Like every other South Asian, Gurudas Banerjee, alias Shyamal, was expected to take up the helm of the family once he finished his studies at Barishal’s Uzirpur upazila.
He had a hard time finding his niche but eventually settled on fish cultivation in 2004 with a small amount of capital on one acre of land passed down by his late father at Dakshin Shikarpur village.
“I planted 55 different species of mango saplings around the perimeter. When the water in the enclosures dries up, I cultivate paddy and vegetables,” the 42-year-old told The Daily Star recently.
Shyamal also went organic with his use of fertilisers and opted for pheromone traps instead of insecticides.
His growing affinity with agriculture gave him a thought: why not also make use of the empty slopes of his water bodies by planting some other fruit bearing plants to bring in some extra cash?
And sure enough, a lucrative, locally developed sweet orange came to his mind. Little did he know that he would become so successful at it that it would go on to inspire some 100 other residents of his upazila.
Oranges are believed to be native to the tropical regions of Asia, especially the Malay Archipelago; along with other citrus species, they have been cultivated from remote ages, according to Encyclopaedia Britannica.
The Roman conquests, the development of Arab trade routes, and the expansion of Islam contributed significantly to its dispersal, it said.
Sweet orange (Citrus sinensis), commonly known as malta in Bangladesh, has always been cultivated on a large scale in Chattogram. The profusely branched thorny shrub or small tree is presumed to have its origins in India and South Eastern China.
Shyamal had decoded to plant Bari Malta-1, one of two varieties of sweet oranges developed through rootstock by the Horticulture Research Center at Bangladesh Agricultural Research Institute (Bari) in 2005.
Each plant provides a harvest of some 14.35 kilogrammes of the yellowish green fruit, each of 100 grams to 120 grams, between August and November.
It grows well in Sylhet and Chattogram regions, which Shyamal believed was due to the hilly landscape preventing the water from pooling around the base of the plant, effectively keeping orchards well drained.
Besides its cultivation had already spread from the hills to the southern part of the country, said Dr Mehedi Masud, deputy director of a Department of Agricultural Extension (DAE) project to ensure nutrition through cultivation of fruits year-round.
Researchers had first presumed Bari Malta-1 grew well in red soil but it actually needs a soil pH of approximately 6 to 7, which promotes the ready availability of plant nutrients.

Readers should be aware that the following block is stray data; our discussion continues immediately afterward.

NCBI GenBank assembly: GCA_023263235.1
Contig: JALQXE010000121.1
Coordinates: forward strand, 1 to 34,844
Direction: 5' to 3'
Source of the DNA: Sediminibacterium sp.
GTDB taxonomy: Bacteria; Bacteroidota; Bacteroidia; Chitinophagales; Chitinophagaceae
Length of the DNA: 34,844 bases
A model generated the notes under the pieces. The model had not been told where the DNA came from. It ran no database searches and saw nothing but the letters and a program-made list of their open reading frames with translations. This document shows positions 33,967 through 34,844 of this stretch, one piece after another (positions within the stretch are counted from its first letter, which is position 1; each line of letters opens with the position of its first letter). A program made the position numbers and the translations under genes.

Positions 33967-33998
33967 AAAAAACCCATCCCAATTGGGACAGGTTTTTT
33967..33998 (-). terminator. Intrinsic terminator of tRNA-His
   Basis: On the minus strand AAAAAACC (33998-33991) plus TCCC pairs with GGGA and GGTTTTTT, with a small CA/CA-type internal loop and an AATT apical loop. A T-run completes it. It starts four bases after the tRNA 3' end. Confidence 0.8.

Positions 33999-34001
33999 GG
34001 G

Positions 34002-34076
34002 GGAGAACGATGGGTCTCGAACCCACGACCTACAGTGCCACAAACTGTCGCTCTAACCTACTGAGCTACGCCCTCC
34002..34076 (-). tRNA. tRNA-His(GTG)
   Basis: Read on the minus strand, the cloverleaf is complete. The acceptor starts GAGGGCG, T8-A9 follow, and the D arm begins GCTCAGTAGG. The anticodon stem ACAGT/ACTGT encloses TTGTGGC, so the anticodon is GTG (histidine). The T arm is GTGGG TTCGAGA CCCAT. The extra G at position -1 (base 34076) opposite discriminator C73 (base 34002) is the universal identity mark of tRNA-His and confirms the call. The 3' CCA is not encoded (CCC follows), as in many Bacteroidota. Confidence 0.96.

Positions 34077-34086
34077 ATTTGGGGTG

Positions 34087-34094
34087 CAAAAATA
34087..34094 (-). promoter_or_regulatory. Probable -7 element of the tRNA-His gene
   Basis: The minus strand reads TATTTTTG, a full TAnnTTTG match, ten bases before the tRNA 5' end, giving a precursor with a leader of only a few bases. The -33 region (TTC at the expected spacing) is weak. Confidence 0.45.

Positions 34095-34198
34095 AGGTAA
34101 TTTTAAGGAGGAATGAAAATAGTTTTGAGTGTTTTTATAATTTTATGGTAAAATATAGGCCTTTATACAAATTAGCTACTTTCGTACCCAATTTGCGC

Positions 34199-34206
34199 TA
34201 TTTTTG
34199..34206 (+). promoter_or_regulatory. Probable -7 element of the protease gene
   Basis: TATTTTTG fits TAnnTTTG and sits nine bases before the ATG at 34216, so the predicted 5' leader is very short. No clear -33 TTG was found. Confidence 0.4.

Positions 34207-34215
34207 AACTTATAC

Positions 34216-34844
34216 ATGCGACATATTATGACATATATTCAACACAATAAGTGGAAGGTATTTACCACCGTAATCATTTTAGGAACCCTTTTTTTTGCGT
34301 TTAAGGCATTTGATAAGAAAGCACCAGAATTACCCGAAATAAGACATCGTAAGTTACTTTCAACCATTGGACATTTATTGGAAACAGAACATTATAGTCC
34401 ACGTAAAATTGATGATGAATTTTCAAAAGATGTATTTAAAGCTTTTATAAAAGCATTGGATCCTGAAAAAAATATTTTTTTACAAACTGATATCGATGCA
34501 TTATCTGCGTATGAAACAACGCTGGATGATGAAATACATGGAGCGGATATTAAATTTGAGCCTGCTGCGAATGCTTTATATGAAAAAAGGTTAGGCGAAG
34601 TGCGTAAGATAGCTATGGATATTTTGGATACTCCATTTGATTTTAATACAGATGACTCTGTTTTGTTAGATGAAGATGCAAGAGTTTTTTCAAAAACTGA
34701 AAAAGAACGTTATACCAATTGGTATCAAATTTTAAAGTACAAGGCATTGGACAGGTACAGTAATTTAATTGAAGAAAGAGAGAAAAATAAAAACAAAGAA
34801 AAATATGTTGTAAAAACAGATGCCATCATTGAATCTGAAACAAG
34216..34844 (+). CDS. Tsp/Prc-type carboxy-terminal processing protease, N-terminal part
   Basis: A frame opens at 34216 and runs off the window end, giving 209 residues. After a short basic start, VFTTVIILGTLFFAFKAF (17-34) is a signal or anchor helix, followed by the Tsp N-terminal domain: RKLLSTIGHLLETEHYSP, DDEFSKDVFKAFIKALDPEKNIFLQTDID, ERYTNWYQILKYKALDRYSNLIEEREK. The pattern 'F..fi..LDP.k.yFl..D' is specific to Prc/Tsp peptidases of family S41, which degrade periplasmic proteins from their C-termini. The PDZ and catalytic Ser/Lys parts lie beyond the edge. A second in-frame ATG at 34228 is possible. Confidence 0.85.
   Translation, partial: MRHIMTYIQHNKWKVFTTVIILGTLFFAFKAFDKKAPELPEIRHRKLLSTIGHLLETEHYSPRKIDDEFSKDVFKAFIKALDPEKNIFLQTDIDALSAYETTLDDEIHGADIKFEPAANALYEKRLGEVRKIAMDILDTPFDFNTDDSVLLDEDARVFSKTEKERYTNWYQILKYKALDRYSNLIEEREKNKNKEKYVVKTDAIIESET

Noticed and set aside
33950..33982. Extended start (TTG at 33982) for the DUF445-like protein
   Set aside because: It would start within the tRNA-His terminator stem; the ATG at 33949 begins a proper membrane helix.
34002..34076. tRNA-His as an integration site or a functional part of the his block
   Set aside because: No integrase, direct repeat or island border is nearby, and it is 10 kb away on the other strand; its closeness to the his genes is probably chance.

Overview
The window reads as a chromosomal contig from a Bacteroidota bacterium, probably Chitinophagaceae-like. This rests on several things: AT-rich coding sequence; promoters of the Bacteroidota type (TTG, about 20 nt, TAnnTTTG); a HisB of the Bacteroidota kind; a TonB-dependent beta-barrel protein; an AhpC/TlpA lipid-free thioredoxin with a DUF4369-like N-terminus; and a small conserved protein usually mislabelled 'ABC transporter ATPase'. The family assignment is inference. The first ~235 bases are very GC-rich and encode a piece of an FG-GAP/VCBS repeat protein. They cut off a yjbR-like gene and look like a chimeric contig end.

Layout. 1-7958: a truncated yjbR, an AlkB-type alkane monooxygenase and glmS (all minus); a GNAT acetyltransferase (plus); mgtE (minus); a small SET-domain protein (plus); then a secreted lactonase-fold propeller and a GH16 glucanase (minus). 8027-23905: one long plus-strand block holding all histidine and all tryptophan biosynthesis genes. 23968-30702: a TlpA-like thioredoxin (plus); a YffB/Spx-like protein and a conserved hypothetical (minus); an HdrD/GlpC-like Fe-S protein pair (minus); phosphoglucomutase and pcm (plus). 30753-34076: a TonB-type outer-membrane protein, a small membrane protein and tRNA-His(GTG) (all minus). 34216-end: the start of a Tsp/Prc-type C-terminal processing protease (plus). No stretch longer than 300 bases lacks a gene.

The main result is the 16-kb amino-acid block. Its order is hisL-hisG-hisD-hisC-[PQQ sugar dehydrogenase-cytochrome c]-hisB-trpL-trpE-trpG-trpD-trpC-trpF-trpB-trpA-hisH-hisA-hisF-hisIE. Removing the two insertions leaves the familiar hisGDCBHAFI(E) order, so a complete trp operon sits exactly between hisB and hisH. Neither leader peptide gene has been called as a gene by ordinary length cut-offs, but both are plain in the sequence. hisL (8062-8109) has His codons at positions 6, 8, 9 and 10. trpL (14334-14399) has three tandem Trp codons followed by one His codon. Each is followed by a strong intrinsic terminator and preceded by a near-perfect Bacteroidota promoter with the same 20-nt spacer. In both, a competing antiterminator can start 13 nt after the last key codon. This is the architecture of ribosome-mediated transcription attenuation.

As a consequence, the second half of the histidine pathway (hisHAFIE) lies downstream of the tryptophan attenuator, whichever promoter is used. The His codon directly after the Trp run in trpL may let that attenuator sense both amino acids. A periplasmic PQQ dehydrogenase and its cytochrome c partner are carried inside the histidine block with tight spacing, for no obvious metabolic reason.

With the soil pH in the south hovering around 7.5, the Bari Malta-1 plants did not fail Shyamal. He says his plants on 30 decimals of land provide him with more than 50 maunds of malta each season.
Being organically grown and free of formalin, the fruit has been able to draw buyers right to the garden, bringing in slightly higher wholesale prices of Tk 120 per kilogramme compared to what others go for in the market.
Nonetheless, there has always been appreciation of the dietary values of citrus fruits in Bangladesh. They are a healthy source of several vitamins and minerals such as vitamin C, thiamine, folate, potassium, antioxidants and fibre.
In combination these ensure healthy immune systems, prevent skin damage, keep blood pressure in check, lower cholesterol, control blood sugar levels and lower the risk of cancer.
It is hard to imagine any Bangladeshi who has not heard of bringing along oranges on hospital visits or travels.
And the pandemic has driven up demand, with over 40,000 tonnes of citrus fruits being imported in the first three months (July to August) of fiscal 2020-21, as per data from the DAE’s Plant Quarantine Wing.
To put this into perspective, just 21,880 tonnes were imported in the whole of fiscal 2019-20. And that’s excluding illegal entries from across the border.
The popularity of Bari Malta-1 has grown simultaneously.
Some 17,800 tonnes of the fruit were grown on 2,525 hectares of land in fiscal 2019-20, around 800 tonnes higher from that in the preceding year, said Kobir Ahmed, deputy director for fruit and flower at the DAE’s horticulture wing.
Horticulture Research Center, Barishal provides some 3,000 to 4,000 saplings of Bari Malta-1 to customers of Barishal division every year, said Shahidul Islam, the centre’s former deputy director.
The hubs are Banaripara and Wazirpur upazilas in Barishal, Nesarabad and Nazirpur upazilas in Pirojpur, and Jhalakathi sadar and Nalchhiti upazilas in Jhalakathi, he said.
“I had started farming malta in 2016 and was able to begin selling the fruit in 2017. This year I think I will make a profit of at least Tk 2 lakh,” said Shyamal.
When it comes to costs, he is said to have spent only about five lakh, that too just to purchase the shrubs years back alongside saplings of coconut and mango varieties such as Bari Mango-5, Bari Mango-4, Haribhanga, Gopalbhog, Fazli and Banana Mango.
Shyamal inspired the creation of about 100 malta gardens in Ujirpur upazila, said Agriculture Officer Zakir Hossain Talukder.
And all because he refused to give in to failure and tried making the best of what he had.